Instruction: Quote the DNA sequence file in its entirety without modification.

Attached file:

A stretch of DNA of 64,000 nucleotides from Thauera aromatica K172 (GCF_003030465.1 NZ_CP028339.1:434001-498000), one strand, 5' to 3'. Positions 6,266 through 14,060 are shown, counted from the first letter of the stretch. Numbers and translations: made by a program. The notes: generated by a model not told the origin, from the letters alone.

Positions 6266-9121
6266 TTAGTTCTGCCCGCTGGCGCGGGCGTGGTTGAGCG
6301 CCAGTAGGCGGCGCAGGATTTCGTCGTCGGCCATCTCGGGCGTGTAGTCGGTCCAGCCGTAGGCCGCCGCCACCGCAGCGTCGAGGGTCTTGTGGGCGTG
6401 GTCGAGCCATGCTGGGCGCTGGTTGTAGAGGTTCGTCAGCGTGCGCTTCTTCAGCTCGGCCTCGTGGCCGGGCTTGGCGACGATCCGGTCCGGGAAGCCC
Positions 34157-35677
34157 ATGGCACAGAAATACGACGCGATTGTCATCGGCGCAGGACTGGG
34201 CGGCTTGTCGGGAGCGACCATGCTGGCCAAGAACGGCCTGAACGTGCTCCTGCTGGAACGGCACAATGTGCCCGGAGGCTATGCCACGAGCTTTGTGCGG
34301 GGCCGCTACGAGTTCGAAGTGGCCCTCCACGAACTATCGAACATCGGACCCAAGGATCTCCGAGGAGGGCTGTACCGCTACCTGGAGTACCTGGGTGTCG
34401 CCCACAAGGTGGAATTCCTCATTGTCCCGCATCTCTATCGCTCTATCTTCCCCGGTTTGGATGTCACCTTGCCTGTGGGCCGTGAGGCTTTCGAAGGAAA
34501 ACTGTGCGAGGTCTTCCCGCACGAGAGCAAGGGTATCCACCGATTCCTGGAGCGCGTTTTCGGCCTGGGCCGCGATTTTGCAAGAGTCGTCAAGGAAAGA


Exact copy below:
A stretch of DNA of 64,000 nucleotides from Thauera aromatica K172 (GCF_003030465.1 NZ_CP028339.1:434001-498000), one strand, 5' to 3'. Positions 6,266 through 14,060 are shown, counted from the first letter of the stretch. Numbers and translations: made by a program. The notes: generated by a model not told the origin, from the letters alone.

Positions 6266-9121
6266 TTAGTTCTGCCCGCTGGCGCGGGCGTGGTTGAGCG
6301 CCAGTAGGCGGCGCAGGATTTCGTCGTCGGCCATCTCGGGCGTGTAGTCGGTCCAGCCGTAGGCCGCCGCCACCGCAGCGTCGAGGGTCTTGTGGGCGTG
6401 GTCGAGCCATGCTGGGCGCTGGTTGTAGAGGTTCGTCAGCGTGCGCTTCTTCAGCTCGGCCTCGTGGCCGGGCTTGGCGACGATCCGGTCCGGGAAGCCC
Positions 34157-35677
34157 ATGGCACAGAAATACGACGCGATTGTCATCGGCGCAGGACTGGG
34201 CGGCTTGTCGGGAGCGACCATGCTGGCCAAGAACGGCCTGAACGTGCTCCTGCTGGAACGGCACAATGTGCCCGGAGGCTATGCCACGAGCTTTGTGCGG
34301 GGCCGCTACGAGTTCGAAGTGGCCCTCCACGAACTATCGAACATCGGACCCAAGGATCTCCGAGGAGGGCTGTACCGCTACCTGGAGTACCTGGGTGTCG
34401 CCCACAAGGTGGAATTCCTCATTGTCCCGCATCTCTATCGCTCTATCTTCCCCGGTTTGGATGTCACCTTGCCTGTGGGCCGTGAGGCTTTCGAAGGAAA
34501 ACTGTGCGAGGTCTTCCCGCACGAGAGCAAGGGTATCCACCGATTCCTGGAGCGCGTTTTCGGCCTGGGCCGCGATTTTGCAAGAGTCGTCAAGGAAAGA